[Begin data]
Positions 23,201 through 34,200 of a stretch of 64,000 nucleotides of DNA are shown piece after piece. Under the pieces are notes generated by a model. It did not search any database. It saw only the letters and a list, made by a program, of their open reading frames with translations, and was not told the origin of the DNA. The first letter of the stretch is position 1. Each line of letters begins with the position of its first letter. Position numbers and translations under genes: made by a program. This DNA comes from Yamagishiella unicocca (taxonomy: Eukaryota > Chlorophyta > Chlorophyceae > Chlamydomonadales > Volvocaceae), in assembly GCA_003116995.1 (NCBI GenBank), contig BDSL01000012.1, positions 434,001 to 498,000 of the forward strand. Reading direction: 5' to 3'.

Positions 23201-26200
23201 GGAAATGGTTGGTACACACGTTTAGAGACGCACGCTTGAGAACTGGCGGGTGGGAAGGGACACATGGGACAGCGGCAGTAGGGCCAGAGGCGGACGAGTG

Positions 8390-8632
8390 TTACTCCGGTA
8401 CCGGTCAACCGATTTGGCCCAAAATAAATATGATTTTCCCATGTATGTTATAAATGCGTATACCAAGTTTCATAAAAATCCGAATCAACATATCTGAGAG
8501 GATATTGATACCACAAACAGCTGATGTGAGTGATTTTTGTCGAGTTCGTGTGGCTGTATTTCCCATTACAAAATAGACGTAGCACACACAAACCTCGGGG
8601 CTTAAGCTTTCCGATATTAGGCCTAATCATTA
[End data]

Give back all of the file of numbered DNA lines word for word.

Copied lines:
Positions 23,201 through 34,200 of a stretch of 64,000 nucleotides of DNA are shown piece after piece. Under the pieces are notes generated by a model. It did not search any database. It saw only the letters and a list, made by a program, of their open reading frames with translations, and was not told the origin of the DNA. The first letter of the stretch is position 1. Each line of letters begins with the position of its first letter. Position numbers and translations under genes: made by a program. This DNA comes from Yamagishiella unicocca (taxonomy: Eukaryota > Chlorophyta > Chlorophyceae > Chlamydomonadales > Volvocaceae), in assembly GCA_003116995.1 (NCBI GenBank), contig BDSL01000012.1, positions 434,001 to 498,000 of the forward strand. Reading direction: 5' to 3'.

Positions 23201-26200
23201 GGAAATGGTTGGTACACACGTTTAGAGACGCACGCTTGAGAACTGGCGGGTGGGAAGGGACACATGGGACAGCGGCAGTAGGGCCAGAGGCGGACGAGTG

Positions 8390-8632
8390 TTACTCCGGTA
8401 CCGGTCAACCGATTTGGCCCAAAATAAATATGATTTTCCCATGTATGTTATAAATGCGTATACCAAGTTTCATAAAAATCCGAATCAACATATCTGAGAG
8501 GATATTGATACCACAAACAGCTGATGTGAGTGATTTTTGTCGAGTTCGTGTGGCTGTATTTCCCATTACAAAATAGACGTAGCACACACAAACCTCGGGG
8601 CTTAAGCTTTCCGATATTAGGCCTAATCATTA